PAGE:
Improving Super-Resolution Performance using Meta-Attention Layers. (arXiv:2110.14638v1 [eess.IV])

Convolutional Neural Networks (CNNs) have achieved impressive results across
many super-resolution (SR) and image restoration tasks. While many such
networks can upscale low-resolution (LR) images using just the raw pixel-level
information, the ill-posed nature of SR can make it difficult to accurately
super-resolve an image which has undergone multiple different degradations.
Additional information (metadata) describing the degradation process (such as
the blur kernel applied, compression level, etc.) can guide networks to
super-resolve LR images with higher fidelity to the original source. Previous
attempts at informing SR networks with degradation parameters have indeed been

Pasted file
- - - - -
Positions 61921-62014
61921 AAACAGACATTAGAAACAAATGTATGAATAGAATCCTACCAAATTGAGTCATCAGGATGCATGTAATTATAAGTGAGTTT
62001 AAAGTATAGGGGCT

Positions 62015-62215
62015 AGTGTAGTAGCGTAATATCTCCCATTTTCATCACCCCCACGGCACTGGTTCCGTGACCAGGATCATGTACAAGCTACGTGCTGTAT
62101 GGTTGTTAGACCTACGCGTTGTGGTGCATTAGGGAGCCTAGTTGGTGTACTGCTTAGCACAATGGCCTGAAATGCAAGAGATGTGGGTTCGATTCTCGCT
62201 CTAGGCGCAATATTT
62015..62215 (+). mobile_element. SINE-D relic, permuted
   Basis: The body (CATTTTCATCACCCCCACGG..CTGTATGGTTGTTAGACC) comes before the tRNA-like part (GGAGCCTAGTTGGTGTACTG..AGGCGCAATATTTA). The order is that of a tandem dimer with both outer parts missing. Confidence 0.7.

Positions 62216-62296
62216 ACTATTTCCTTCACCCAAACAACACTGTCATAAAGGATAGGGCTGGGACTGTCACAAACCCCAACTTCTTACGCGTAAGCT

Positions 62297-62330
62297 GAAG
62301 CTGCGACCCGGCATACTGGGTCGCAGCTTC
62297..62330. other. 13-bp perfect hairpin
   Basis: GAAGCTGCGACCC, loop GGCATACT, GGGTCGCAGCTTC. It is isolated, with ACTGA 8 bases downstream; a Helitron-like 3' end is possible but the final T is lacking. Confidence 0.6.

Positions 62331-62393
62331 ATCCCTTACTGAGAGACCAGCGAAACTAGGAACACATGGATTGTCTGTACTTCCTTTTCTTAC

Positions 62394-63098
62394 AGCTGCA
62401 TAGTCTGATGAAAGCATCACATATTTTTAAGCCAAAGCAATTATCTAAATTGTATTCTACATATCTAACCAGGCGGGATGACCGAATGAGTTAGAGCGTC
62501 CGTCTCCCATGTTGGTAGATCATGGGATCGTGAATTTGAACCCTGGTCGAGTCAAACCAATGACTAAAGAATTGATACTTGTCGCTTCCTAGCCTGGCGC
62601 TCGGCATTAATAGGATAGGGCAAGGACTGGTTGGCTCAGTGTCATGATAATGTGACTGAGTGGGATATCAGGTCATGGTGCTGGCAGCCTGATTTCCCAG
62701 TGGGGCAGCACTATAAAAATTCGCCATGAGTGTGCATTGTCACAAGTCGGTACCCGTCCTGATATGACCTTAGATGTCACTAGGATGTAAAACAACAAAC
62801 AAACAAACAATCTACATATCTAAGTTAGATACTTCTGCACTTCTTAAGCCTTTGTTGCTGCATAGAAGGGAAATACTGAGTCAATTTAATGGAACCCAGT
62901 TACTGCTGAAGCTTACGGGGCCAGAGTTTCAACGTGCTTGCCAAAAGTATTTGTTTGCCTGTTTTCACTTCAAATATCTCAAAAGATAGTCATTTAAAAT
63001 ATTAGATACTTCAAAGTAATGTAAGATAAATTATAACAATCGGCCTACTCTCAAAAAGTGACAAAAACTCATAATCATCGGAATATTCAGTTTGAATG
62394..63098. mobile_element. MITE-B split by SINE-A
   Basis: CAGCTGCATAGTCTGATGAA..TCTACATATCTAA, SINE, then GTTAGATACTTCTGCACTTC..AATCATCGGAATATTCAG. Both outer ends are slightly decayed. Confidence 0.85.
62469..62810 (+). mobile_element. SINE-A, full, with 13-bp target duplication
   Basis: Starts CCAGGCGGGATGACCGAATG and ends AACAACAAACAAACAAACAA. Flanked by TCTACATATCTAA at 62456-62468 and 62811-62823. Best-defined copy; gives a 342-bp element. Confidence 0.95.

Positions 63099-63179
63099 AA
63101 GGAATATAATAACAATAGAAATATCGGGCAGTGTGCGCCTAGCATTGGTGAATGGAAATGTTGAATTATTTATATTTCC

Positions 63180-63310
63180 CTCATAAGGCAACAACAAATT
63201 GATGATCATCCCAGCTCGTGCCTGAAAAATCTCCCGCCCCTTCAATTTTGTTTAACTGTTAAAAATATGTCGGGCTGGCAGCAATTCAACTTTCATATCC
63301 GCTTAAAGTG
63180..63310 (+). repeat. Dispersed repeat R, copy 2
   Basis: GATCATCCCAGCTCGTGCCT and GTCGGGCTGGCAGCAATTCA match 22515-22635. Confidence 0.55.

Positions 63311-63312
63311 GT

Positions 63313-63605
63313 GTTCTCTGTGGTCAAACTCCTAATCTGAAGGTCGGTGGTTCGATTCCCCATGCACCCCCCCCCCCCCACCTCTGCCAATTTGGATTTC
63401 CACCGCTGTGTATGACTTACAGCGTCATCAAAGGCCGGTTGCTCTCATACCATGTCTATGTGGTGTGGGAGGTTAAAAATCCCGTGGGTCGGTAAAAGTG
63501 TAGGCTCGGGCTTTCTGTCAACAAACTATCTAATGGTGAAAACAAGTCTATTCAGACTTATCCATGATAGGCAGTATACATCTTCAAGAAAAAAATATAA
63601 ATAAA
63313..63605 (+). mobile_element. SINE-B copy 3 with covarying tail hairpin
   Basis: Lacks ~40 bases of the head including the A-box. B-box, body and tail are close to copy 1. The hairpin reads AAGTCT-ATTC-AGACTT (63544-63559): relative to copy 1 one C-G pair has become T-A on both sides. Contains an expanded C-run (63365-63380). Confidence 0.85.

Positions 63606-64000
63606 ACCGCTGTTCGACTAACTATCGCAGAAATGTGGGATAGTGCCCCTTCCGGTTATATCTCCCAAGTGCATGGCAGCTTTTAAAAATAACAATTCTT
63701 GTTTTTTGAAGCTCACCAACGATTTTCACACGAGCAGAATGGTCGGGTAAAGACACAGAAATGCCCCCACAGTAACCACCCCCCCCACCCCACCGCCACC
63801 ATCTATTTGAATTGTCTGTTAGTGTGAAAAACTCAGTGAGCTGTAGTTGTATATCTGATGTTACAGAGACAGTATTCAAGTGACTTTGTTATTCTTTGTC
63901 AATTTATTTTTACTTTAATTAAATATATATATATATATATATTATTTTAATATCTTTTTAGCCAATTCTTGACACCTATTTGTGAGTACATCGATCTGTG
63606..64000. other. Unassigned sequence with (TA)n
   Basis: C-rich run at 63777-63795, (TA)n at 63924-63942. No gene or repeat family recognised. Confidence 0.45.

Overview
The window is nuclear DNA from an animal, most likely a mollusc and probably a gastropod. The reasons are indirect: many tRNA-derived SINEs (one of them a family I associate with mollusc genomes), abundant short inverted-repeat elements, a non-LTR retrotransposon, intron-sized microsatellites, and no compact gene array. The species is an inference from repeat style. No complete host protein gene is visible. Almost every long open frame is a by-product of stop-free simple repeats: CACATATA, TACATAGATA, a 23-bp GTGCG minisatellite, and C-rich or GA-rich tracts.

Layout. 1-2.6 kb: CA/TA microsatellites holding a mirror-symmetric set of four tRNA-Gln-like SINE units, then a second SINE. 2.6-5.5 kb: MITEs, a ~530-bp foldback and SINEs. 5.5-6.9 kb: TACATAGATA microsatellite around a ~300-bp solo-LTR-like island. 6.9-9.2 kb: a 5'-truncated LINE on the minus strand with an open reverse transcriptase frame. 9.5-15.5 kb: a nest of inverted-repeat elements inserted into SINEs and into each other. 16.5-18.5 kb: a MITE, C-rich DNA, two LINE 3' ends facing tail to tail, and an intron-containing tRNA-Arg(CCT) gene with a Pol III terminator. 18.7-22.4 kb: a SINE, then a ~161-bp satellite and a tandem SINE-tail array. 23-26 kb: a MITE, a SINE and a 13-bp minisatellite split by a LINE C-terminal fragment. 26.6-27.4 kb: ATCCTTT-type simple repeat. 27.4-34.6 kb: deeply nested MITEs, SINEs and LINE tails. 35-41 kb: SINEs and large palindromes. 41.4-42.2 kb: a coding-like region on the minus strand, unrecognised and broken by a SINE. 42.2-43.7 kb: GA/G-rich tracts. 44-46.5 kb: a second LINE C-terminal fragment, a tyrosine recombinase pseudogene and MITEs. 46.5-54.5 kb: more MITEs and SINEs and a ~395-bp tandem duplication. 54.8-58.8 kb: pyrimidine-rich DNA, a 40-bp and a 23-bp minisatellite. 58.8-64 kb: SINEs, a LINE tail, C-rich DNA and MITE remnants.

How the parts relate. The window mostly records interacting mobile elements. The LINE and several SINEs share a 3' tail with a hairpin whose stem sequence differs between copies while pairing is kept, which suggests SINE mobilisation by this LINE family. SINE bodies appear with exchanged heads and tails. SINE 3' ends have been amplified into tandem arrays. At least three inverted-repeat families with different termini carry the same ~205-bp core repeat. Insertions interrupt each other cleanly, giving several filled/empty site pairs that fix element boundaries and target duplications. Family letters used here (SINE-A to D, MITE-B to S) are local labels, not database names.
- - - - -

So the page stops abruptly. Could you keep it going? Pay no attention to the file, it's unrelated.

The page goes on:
able to improve performance in a number of scenarios. However, due to the
fully-convolutional nature of many SR networks, most of these metadata fusion
methods either require a complete architectural change, or necessitate the
addition of significant extra complexity. Thus, these approaches are difficult
to introduce into arbitrary SR networks without considerable design
alterations. In this paper, we introduce meta-attention, a simple mechanism
which allows any SR CNN to exploit the information available in relevant
degradation parameters. The mechanism functions by translating the metadata
into a channel attention vector, which in turn selectively modulates the
network’s feature maps. Incorporating meta-attention into SR networks is
straightforward, as it requires no specific type of architecture to function
correctly. Extensive testing has shown that meta-attention can consistently
improve the pixel-level accuracy of state-of-the-art (SOTA) networks when
provided with relevant degradation metadata. For PSNR, the gain on
blurred/downsampled (X4) images is of 0.2969 dB (on average) and 0.3320 dB for
SOTA general and face SR models, respectively.



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